Chris Forsberg

Bridges trade spotlights Brad Stevens' roster wizardry with Celtics

The NBA champions still have an impressive collection of draft picks going forward.

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That the Brooklyn Nets are leaning heavy into draft pick accumulation just days after Jayson Tatum and Jaylen Brown led the Boston Celtics to a championship seems incredibly poetic.

The Nets, of course, dealt a ransom of picks to acquire aging Kevin Garnett and Paul Pierce back in 2013. The Celtics turned those picks into Tatum and Brown -- and a whole lot more --- setting into motion a success-filled decade that culminated last week with Banner 18.

Let’s be clear here: We really like that the Nets elected to trade Mikal Bridges to the New York Knicks as part of a series of deals Tuesday that positions the team with a staggering 16 first-round picks between now and 2031. The Knicks sent out their own ransom of picks -- including five first-rounders and another potential first-round pick swap -- to acquire the defensive-minded wing.

The Knicks, thwarted in Game 7 of their Eastern Conference semifinal series against the Indiana Pacers, are pushing all-in while acquiring yet another Villanova product. They still have work to do to keep key pieces from last season's roster, but we don’t hate the idea of swinging for the fences, particularly if the team is able to retain midseason acquisition OG Anunoby. If you suspect the Knicks will be picking late in the first round for the foreseeable future, it’s a worthy gamble to add a proven commodity.

But the 2013 Celtics-Nets swap is a harsh reminder of how fast a lopsided trade can send a team into a tailspin. The Knicks’ pieces are younger and offer a longer window to chase a title. New York’s defense has a chance to be elite, and on paper, they are right there with the elite of the East. The Celtics still should feel confident in their collection of talent. If things go sideways, though, the Nets will reap the benefits.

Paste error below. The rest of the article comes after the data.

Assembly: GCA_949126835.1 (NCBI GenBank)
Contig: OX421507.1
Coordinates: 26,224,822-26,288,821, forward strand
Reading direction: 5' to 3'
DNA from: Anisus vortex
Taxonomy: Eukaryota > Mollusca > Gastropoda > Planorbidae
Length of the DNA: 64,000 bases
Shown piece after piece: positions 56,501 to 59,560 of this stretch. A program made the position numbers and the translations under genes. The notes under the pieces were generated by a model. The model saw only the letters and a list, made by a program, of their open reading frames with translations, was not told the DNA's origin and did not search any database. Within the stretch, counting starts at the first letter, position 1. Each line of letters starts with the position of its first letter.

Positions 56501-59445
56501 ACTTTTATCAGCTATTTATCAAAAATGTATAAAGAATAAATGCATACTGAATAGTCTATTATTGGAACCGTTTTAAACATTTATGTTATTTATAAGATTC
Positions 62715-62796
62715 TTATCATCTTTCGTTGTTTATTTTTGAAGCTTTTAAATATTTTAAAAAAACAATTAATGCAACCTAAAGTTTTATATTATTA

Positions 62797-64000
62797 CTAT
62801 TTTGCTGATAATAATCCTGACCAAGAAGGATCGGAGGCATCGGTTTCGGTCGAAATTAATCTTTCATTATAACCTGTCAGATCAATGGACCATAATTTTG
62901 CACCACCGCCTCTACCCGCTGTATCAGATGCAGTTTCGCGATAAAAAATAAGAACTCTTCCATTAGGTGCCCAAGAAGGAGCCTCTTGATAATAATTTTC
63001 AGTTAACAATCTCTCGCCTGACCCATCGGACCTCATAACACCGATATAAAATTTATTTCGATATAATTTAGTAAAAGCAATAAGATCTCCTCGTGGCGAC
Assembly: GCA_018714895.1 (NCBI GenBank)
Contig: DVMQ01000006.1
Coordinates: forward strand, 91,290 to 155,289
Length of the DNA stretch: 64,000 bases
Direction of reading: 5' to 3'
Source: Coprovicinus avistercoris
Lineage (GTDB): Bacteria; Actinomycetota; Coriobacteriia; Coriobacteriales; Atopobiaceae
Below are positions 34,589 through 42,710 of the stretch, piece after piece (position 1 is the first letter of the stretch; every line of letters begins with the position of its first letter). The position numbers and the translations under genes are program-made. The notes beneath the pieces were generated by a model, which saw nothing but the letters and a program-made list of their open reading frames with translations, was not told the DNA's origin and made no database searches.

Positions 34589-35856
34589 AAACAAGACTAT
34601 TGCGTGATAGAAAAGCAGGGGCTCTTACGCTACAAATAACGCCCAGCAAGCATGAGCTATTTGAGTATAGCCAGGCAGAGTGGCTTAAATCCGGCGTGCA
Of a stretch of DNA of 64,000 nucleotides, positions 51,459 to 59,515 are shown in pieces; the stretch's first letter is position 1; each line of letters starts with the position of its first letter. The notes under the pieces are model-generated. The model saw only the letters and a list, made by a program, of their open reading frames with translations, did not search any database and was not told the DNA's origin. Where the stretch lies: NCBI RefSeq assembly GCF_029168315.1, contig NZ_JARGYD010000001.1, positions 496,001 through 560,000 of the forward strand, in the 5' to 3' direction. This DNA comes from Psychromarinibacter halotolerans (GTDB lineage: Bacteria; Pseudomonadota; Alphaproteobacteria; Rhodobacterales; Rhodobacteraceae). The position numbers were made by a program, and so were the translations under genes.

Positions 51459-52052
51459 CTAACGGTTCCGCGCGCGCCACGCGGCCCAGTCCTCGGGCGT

Perhaps our bigger takeaway from the Knicks mortgaging their future in hopes of immediate success is to marvel at how Brad Stevens has limited his draft-pick spend in adding key pieces to Boston’s roster.

Stevens hasn’t been bashful about dealing first-round picks. But he hasn’t splurged to the extent that New York did. Boston sent out two first-round picks to acquire Jrue Holiday last October, but one of those was a first-round pick the team previously added while trading for Kristaps Porzingis.

With Brown and Tatum being homegrown, the Celtics essentially traded four first-round picks (and one potential pick swap) to acquire the quartet of Porzingis, Holiday, Derrick White, and Horford that completed their championship-clutching top six.

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It should be noted the Celtics paid a heavy player cost in those deals, most notably in sending out starters Marcus Smart and Robert Williams III and Sixth Man of the Year Malcolm Brogdon last offseason. But Stevens has been measured in using picks to help position talent around the superstar tandem of Tatum and Brown.

On Wednesday night, Stevens could use a first-round pick for the first time in his tenure as president of basketball operations, with Boston slotted at No. 30. The Celtics still hold their first-round picks in 2025, 2026, and 2027. The 2028 pick is the potential swap with San Antonio from the White trade. Boston sent its 2029 pick to Portland in the Holiday deal.

By being diligent with its swaps, the Celtics have assets that could help facilitate other moves, though a ballooning cap sheet will conspire against much tinkering moving forward, at least while this core remains in place.

If nothing else, Boston has picks that will continue to infuse young talent that could be key to taking stress off the core of this team.

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